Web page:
A Western Tanzanian shrine ensemble
Lot 2612
A Western Tanzanian shrine ensemble
US$ 12,000 - 15,000
£7,100 - 8,900
Auction Details
Lot Details
A Western Tanzanian shrine ensemble
Tanzania, comprising a calabash with wooden stopper, and “miniature throne”; the former classically rendered, the latter with large well patinated head and intricate inset beaded design at apex. Reverse finely carved in geometric patterns. Numerous beaded danglers.
height 18 1/2in

Footnotes

  • Exhibited:
    Governors State University, IL, 2003
    Krannert Art Museum, IL, 2003
    Belger Art Foundation/University of Missouri-Kansas City, MO, 2004
    Tall Grass Art Association, IL, 2005

    Published:
    Bourgeois and Rodolitz, REMNANTS OF RITUAL: SELECTIONS FROM THE GELBARD COLLECTION OF AFRICAN ART, Ethnos, New York, 2003, p.55, fig.114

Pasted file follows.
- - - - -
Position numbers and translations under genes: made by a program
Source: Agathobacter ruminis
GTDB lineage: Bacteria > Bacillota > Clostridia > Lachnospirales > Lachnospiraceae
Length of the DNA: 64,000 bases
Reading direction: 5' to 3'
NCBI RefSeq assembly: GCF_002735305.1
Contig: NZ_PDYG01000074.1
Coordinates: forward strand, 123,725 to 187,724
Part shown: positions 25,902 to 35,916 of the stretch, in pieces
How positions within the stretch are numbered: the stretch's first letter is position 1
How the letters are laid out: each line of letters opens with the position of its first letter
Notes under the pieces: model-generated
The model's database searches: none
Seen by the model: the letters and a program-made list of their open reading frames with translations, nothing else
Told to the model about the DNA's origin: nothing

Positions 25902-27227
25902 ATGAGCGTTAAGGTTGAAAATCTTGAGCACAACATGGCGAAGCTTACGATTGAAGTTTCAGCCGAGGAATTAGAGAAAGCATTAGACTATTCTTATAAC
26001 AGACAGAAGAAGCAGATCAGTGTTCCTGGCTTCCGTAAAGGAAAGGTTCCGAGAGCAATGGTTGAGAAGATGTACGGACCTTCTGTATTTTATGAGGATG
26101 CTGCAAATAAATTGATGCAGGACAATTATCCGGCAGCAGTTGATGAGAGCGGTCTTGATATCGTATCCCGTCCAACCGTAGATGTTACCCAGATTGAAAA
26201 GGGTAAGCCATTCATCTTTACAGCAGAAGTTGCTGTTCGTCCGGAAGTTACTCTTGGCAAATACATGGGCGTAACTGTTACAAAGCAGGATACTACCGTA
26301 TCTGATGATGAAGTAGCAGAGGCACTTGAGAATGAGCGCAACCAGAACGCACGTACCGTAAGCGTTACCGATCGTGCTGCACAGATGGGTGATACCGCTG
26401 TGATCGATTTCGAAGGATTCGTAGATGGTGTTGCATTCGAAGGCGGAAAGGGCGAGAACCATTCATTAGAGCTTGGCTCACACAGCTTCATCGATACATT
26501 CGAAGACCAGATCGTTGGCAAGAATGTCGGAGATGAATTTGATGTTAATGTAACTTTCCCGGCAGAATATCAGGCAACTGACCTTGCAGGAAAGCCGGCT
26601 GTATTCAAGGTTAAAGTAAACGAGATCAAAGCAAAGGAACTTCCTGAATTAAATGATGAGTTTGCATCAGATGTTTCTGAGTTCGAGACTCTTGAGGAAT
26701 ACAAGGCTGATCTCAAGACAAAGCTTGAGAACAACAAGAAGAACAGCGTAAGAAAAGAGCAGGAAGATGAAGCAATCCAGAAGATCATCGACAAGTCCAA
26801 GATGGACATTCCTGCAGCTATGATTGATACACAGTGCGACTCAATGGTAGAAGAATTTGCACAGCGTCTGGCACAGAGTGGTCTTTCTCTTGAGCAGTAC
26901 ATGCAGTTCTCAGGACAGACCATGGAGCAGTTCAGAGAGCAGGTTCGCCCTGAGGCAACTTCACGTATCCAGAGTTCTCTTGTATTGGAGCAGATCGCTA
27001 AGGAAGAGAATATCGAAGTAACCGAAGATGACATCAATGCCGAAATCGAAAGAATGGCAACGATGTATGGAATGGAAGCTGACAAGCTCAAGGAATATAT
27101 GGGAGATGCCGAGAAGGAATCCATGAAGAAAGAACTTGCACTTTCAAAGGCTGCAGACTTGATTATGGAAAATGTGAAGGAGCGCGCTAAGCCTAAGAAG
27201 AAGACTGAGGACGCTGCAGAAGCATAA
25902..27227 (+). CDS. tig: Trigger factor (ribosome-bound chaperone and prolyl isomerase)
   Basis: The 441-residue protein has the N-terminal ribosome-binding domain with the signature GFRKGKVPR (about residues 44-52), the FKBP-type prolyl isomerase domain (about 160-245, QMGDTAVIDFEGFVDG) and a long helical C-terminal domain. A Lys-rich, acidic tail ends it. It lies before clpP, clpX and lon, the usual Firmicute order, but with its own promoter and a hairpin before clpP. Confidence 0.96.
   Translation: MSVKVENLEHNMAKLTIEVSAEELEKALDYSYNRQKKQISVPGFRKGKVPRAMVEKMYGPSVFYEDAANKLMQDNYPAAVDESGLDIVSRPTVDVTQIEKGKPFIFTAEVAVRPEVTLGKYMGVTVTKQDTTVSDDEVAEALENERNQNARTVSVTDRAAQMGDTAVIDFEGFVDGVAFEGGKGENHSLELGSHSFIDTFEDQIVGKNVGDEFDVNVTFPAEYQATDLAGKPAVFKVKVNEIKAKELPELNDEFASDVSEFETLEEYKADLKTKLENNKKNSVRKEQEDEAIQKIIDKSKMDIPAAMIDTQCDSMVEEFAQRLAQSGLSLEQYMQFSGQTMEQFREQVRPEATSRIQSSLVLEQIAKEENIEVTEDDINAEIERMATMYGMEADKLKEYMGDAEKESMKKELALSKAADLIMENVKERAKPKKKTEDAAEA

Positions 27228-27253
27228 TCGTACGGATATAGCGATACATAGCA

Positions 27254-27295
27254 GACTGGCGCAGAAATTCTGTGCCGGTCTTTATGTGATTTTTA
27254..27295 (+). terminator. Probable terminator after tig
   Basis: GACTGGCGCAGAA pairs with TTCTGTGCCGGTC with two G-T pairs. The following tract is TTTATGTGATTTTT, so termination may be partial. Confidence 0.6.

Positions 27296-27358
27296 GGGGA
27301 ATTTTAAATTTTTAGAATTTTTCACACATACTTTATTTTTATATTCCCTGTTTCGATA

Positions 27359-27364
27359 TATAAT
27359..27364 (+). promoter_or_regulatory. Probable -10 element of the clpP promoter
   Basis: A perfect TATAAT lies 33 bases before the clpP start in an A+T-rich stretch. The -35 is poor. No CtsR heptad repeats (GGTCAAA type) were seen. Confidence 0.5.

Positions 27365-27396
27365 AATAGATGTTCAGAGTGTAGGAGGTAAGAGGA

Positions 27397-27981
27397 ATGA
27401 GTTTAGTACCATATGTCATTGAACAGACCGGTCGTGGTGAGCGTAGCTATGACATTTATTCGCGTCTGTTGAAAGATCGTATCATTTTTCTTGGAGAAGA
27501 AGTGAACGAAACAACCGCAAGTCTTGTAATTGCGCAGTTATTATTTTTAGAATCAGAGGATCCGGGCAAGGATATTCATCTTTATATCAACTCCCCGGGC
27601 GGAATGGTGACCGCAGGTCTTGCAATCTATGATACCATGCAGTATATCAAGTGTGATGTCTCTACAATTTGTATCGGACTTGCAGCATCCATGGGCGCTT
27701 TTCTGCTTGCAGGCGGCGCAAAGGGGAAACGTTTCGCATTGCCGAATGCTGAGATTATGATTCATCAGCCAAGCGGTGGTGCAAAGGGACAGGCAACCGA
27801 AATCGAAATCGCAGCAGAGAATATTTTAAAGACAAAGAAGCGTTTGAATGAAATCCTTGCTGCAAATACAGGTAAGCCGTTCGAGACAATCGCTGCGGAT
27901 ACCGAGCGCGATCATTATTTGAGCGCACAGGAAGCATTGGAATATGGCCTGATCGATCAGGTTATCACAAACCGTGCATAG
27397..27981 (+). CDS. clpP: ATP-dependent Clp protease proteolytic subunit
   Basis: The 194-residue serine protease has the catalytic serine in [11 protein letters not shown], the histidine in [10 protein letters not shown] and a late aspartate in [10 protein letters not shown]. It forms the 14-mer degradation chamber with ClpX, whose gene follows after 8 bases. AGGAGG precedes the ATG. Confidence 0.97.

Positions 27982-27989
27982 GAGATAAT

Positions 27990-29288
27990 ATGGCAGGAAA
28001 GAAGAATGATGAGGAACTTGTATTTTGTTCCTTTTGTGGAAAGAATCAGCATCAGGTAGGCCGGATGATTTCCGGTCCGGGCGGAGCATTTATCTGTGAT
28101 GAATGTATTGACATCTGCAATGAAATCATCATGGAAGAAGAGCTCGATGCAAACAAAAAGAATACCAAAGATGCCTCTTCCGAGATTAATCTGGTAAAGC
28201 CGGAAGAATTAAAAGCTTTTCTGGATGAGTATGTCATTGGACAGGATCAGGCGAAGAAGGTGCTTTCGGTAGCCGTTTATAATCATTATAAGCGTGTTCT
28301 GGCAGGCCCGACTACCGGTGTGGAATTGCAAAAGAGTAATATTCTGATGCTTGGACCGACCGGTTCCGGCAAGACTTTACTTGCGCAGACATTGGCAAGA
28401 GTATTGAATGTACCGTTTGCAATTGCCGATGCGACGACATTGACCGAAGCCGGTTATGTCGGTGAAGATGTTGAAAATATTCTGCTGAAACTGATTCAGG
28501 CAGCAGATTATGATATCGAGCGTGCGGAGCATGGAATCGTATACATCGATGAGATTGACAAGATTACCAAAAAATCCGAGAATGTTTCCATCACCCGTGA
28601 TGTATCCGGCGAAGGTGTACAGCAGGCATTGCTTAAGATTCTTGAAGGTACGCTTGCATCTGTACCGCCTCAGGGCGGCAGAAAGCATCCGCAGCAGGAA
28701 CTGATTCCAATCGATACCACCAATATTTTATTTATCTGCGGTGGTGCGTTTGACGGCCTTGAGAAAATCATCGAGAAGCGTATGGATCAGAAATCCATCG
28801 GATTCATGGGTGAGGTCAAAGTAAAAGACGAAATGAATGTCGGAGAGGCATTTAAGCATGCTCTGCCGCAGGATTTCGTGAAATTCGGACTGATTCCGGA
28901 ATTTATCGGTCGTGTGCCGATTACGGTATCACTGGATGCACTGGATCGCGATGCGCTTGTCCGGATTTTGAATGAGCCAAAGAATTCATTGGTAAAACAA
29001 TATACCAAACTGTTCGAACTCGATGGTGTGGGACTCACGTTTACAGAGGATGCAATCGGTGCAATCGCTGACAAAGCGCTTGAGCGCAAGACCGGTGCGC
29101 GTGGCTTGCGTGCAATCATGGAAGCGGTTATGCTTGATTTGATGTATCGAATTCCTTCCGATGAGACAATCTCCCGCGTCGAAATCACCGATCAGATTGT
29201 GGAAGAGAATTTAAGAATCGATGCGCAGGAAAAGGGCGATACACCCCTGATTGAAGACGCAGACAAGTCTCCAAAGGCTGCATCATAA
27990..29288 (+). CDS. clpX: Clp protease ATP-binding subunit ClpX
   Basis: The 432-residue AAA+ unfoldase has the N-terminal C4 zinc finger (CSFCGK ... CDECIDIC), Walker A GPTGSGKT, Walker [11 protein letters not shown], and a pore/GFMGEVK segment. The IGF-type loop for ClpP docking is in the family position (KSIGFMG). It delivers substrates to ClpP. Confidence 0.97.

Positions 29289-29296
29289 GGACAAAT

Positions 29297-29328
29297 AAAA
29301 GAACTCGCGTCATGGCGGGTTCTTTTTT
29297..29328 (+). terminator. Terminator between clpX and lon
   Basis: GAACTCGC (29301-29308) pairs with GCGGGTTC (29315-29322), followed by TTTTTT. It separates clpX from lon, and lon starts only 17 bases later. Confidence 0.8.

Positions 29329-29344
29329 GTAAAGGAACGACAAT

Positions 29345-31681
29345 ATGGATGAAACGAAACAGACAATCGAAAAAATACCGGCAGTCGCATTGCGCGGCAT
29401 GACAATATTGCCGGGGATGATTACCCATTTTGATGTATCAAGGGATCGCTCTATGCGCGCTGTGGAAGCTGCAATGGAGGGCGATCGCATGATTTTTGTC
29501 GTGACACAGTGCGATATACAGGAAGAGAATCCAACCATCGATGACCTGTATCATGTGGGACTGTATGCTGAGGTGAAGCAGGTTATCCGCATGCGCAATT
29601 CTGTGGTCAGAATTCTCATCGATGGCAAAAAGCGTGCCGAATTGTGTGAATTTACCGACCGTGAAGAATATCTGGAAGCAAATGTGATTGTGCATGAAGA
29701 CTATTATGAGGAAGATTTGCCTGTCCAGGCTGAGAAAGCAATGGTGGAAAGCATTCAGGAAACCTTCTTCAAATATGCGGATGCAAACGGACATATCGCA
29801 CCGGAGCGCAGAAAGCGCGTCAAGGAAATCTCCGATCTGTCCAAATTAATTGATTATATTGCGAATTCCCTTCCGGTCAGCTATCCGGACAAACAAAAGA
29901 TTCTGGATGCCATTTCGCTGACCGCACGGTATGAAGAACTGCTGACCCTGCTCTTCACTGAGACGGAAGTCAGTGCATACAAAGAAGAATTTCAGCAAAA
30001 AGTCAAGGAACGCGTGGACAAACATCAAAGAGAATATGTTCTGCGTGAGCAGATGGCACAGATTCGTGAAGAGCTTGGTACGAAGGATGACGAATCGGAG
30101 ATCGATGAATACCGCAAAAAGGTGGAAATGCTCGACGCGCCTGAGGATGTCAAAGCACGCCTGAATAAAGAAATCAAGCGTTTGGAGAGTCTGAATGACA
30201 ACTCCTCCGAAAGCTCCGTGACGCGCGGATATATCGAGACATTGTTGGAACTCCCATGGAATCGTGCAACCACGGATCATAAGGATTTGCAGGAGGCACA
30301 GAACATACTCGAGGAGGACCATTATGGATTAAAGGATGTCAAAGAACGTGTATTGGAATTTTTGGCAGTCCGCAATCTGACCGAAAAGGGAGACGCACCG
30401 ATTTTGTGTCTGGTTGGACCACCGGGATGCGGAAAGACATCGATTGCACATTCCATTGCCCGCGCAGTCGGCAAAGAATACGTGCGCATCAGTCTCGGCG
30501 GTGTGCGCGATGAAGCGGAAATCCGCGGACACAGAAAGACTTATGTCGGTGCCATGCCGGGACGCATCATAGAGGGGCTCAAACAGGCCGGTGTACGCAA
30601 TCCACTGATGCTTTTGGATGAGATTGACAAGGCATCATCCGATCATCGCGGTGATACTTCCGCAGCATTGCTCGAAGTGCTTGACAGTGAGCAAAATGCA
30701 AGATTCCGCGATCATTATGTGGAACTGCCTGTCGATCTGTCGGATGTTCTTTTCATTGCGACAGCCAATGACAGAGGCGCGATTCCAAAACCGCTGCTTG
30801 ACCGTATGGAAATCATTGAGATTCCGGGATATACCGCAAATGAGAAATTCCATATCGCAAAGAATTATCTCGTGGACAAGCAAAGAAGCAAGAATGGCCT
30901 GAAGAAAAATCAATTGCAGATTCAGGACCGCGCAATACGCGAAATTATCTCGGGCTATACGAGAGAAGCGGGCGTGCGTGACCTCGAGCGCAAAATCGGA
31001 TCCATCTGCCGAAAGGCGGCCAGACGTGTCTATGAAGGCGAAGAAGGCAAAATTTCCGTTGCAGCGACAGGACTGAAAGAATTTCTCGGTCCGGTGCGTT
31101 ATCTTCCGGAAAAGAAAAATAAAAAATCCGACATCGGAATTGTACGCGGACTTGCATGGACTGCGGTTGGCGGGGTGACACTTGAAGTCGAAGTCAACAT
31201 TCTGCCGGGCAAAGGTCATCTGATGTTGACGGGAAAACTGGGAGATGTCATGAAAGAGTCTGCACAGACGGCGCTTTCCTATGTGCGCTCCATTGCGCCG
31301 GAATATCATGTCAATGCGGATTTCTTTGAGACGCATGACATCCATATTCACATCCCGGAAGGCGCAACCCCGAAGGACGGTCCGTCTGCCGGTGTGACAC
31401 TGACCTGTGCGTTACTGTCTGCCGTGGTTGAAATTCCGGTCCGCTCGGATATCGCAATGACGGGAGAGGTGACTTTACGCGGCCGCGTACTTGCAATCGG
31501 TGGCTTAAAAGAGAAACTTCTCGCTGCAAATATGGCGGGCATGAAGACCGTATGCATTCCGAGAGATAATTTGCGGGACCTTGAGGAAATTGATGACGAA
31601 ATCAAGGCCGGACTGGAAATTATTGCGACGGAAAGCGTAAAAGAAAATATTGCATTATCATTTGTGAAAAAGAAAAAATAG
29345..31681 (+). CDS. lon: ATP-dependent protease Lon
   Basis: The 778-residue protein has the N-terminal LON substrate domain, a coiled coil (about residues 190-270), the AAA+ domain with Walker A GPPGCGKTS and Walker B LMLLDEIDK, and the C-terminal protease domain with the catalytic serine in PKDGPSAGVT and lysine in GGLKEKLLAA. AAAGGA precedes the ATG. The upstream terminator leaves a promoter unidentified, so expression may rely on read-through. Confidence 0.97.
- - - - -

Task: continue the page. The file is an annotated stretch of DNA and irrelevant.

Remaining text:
In Eastern Tanzania a number of related ethnic groups produce calabashes with carved stoppers, to hold oils for personal adornment. In death, these calabashes are in some cases enshrined as a means of honoring the dead, and focusing the powers of the deceased into a tangible point that can be utilized as a charm. In the case of this unusual assemblage, the ancestral charge has been placed upon a miniature stool; imitating the large chairs that titled elders may sit upon, not coincidentally themselves, symbols of lineage. The Gelbard example is a visual reaffirmation of the dignitary in life becoming the ancestor in death. It is possible then, that it is no accident that this grouping appears to be a maternity figure at first glance; indeed the ethnic groups of this region are matrilineal. The heavy patina of use on the calabash and stopper as well as the diversity of surfaces on various parts of the ‘stool’ attest to the age of this set, and care that was lavished upon it.
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